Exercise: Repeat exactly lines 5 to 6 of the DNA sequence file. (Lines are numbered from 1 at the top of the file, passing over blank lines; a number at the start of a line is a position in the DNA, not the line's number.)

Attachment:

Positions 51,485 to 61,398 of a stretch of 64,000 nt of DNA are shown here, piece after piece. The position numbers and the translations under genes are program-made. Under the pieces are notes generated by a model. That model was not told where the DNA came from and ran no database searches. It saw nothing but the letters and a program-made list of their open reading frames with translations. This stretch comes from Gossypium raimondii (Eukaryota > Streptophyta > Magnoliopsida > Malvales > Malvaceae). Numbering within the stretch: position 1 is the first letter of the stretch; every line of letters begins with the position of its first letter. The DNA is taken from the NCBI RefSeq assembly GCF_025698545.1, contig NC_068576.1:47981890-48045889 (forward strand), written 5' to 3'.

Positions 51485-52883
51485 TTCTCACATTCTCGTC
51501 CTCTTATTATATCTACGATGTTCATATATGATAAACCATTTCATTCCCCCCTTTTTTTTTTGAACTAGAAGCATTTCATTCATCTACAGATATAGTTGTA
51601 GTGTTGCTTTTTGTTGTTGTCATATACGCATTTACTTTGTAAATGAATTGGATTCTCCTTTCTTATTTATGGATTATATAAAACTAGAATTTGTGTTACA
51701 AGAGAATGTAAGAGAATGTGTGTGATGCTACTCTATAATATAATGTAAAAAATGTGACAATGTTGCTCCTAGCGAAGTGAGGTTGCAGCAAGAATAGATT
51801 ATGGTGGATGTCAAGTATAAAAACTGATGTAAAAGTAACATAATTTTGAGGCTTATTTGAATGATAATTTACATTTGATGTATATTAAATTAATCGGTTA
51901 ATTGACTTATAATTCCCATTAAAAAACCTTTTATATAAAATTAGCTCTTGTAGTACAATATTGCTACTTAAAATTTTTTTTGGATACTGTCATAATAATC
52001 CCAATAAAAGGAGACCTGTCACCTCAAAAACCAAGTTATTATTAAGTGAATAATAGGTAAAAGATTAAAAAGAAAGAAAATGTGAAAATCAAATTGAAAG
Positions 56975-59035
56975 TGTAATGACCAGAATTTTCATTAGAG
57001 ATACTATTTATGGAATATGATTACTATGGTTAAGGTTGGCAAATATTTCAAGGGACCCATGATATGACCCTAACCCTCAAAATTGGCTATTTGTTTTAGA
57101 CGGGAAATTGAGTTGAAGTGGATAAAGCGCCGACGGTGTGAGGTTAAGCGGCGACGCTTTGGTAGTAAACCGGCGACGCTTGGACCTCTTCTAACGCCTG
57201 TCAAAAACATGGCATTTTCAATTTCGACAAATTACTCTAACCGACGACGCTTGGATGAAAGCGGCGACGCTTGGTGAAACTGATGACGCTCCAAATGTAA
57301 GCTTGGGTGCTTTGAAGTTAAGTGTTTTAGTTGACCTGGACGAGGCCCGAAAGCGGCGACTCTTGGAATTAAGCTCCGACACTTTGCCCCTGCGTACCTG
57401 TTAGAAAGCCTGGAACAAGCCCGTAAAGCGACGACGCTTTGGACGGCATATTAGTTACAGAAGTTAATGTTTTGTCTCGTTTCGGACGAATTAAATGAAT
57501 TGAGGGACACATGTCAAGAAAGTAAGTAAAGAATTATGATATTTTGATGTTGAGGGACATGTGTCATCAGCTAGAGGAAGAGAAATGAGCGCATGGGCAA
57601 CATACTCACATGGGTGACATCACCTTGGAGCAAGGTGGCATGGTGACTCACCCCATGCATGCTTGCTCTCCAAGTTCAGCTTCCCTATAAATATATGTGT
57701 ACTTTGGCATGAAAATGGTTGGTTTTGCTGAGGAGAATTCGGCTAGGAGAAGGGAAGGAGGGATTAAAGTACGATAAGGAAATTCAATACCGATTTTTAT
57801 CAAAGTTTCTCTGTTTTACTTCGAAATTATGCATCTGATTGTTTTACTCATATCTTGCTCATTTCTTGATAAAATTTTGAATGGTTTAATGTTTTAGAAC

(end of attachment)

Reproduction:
51601 GTGTTGCTTTTTGTTGTTGTCATATACGCATTTACTTTGTAAATGAATTGGATTCTCCTTTCTTATTTATGGATTATATAAAACTAGAATTTGTGTTACA
51701 AGAGAATGTAAGAGAATGTGTGTGATGCTACTCTATAATATAATGTAAAAAATGTGACAATGTTGCTCCTAGCGAAGTGAGGTTGCAGCAAGAATAGATT